S-5! Uncorks New Possibilities for California Winery

July 1, 2007
Vineyard's $4.3 million photovoltaic power-generation system saved by two-inch clamp

By Rob Haddock

The vineyards of Rodney Strong Wines in Sonoma County are perfectly situated to harvest the sun: The rows of fruit are terraced to minimize the amount of shadow one vine might cast upon another at anytime throughout the day. Growing heavy and sweet, the resulting grapes produce award-winning wines, all thanks to the sun.

Wiring the winery's power system to the same sun that produces Strong's amazing fruit was an obvious move - especially with $2.1 million in incentives being handed out by the California Public Utilities Commission.

Each morning, the 100,000 square feet of roofing atop the barrel-aging warehouses takes the sun full on. As visitors arrive lights go on in the tasting rooms and glittering gift shops. Cash registers and electronic payment systems whir and air-conditioners hum while the winery's large refrigeration units operate around the clock.

In 2003 a system was designed to occupy half of the barrel-aging warehouses' roof space; 4,032 photovoltaic modules were purchased, each one capable of producing 190 watts of power. It was the largest photovoltaic (PV) project Berkeley, CA-based PowerLight Corp. had ever undertaken for a standing seam metal roof. The gauntlet had been raised.

Standing seam metal is the most durable roofing material currently produced. The question was how to attach the crystalline PV modules so that they would stay firmly in place throughout the 40-year life of the roofs without actually drilling through the roofs.

PowerLight found the answer in a novel clamping technology from Colorado-based S-5!. S-5! clamps get their strength and durability through two patented set screws, both inserted on the same side of the clamp. The rounded point of the set screws dimple the metal seam of the roof ever so slightly in order to increase purchase and retain the clamp in position. They do not, however, puncture the seam material, damage the roof, alter the roof's overall appearance, or, most importantly, affect its warranty. 

Designed by a roofing contractor who grew tired of products that were difficult to install or performed poorly over time, the S-5! lineup of clamps are unrivaled in both ease of installation and longevity of hold. They're ingenious and uncomplicated; just what the Strong project needed.

S-5! customized a U-series clamp for the Galvalume steel roofs of the winery's barrel-aging warehouses. The unique clamp-and-set screw pairing was applied to over 10,000 attachment points without a single incident of penetration or damage to the roofs. The securely installed PV power system now provides around 30 percent of the vineyard's power requirements, including that demanded by the winery's significant refrigeration needs.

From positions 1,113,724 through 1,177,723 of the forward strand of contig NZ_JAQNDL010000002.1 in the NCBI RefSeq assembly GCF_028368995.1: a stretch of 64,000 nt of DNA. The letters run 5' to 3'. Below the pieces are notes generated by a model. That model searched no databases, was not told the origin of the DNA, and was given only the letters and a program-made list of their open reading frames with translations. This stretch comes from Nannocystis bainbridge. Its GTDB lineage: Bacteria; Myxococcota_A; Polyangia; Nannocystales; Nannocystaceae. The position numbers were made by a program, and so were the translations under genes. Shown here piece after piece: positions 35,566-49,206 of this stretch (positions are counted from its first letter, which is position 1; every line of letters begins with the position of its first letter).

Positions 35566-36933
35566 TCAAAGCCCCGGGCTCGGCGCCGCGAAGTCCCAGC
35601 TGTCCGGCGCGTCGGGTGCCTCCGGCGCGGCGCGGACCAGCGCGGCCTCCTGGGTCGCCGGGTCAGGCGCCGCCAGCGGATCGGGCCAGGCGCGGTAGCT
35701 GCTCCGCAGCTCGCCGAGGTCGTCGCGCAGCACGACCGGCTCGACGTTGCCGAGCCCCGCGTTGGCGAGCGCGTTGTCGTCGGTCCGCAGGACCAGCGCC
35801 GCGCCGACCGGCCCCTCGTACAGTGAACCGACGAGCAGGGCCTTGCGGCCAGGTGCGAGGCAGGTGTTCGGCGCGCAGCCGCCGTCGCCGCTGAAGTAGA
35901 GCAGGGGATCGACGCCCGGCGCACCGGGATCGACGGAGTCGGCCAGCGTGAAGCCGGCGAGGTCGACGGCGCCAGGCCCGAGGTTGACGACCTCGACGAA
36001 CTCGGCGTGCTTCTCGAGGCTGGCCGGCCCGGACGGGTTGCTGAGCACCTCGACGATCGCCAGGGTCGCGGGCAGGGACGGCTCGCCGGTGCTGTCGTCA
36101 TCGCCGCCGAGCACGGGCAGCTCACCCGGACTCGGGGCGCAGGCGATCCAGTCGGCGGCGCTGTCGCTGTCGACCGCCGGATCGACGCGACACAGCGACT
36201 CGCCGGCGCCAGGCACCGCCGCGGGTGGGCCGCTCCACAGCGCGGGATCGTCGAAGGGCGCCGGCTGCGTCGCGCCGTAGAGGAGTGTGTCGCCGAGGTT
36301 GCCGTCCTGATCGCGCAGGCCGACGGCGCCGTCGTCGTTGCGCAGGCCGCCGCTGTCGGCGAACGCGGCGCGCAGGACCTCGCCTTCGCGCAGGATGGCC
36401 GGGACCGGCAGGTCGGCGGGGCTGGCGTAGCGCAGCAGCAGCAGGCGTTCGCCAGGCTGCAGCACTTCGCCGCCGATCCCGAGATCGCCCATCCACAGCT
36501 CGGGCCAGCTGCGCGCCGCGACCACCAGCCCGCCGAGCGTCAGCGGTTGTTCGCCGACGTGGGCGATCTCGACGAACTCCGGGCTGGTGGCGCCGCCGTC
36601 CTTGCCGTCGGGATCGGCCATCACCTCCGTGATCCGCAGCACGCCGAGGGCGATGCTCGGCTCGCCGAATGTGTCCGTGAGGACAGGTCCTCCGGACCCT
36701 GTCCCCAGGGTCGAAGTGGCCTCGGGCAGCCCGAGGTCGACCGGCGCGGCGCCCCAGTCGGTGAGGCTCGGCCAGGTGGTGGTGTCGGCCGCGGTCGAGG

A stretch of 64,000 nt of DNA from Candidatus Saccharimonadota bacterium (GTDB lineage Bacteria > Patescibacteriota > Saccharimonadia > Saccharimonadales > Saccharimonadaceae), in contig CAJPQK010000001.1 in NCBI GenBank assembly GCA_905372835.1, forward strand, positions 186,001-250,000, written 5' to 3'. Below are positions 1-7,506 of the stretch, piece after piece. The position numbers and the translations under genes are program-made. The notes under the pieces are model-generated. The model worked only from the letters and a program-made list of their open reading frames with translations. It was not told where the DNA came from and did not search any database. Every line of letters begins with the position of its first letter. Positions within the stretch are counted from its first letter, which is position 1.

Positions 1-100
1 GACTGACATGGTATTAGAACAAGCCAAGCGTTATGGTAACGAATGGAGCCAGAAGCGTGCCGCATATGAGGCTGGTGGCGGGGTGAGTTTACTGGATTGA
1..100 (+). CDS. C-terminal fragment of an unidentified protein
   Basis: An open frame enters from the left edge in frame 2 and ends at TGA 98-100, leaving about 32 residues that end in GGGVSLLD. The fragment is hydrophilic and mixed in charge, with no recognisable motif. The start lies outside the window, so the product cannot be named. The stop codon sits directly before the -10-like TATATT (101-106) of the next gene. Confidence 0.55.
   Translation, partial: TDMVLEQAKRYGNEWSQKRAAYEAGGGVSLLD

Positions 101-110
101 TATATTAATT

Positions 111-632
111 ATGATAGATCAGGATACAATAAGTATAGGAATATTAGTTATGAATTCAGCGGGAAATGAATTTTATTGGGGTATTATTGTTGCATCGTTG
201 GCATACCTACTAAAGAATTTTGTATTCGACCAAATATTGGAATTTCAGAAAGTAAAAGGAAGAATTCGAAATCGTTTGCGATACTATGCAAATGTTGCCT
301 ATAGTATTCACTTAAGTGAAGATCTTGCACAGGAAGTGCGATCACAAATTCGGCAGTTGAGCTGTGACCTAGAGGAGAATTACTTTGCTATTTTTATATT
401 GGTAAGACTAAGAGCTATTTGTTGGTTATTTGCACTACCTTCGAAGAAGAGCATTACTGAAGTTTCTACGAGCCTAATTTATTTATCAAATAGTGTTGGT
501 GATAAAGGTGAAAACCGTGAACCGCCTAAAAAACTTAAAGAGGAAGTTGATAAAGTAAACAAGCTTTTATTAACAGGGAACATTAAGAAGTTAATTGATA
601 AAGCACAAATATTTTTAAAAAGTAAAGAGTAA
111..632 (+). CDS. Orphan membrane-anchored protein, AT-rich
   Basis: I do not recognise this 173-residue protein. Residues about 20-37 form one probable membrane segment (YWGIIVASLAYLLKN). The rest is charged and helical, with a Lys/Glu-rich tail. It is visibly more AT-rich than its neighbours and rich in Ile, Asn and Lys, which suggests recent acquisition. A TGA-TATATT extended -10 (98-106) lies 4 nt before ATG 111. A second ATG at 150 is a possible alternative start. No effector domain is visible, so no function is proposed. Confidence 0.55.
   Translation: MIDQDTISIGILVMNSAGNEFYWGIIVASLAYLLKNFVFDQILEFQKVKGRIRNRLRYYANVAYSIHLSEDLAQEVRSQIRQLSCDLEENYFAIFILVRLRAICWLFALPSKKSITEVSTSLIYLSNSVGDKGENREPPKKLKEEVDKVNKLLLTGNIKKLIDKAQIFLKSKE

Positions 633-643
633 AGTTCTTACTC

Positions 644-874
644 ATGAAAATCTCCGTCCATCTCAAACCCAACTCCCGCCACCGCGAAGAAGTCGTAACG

The number of designers and consultants in the field of alternative power generation who recommend standing seam metal roofing for PV systems is increasing quickly. The products make a logical pair: Crystalline modules have an average life expectancy of 40 years, and no roofing material choice except for standing seam metal can match that kind of longevity. Even sheet-membrane roofing - often considered the second-best option - requires replacement before the useable life of the PV expires. 

Another benefit is weight: The combination of metal roofing and crystalline PV is less than 3.5 pounds net total per square foot of roof area. Such a low weight number liberates designers tremendously as they consider the supporting structure.

Finally, and by no means insignificantly, standing seam metal roofing is highly reflective and must transfer heat. Adding crystalline PV to such a roof could mean unprecedented cooling. In the case of Rodney Strong Vineyards, the PV modules will save the winery big bucks in cooling costs each summer. By installing the modules several inches above the surface of the roof, the array casts a shadow over the metal panels while creating an air plenum. According to a recent study at Oak Ridge National Laboratory in Oak Ridge, TN, this PV module shading effect and the movement of air through the plenum can reduce the temperature of a metal roof by as much as 65 degrees Fahrenheit.

The Rodney Strong project was a learning experience for everyone involved. Planning began in April 2003, with careful consideration given to initial costs, state and federal rebates, power production levels, investment payback estimates, and construction logistics. In September  the winery and PowerLight agreed on a plan; once the designs were finalized, the concrete equipment pads were poured and the solar modules and supporting materials were delivered to the site. Installation was completed in less than 5 weeks.

Total cost of the system was $4.3 million, which was partially offset by the $2.1 million in incentives from the California Public Utilities Commission. Federal tax credits and accelerated depreciation make the cost-to-benefit ratio even better. PV power generating systems of this type are both environmentally and economically sound, and, thanks to products such as the S-5! clamp, long-lasting and increasingly easy to install. And that is something worth toasting over.

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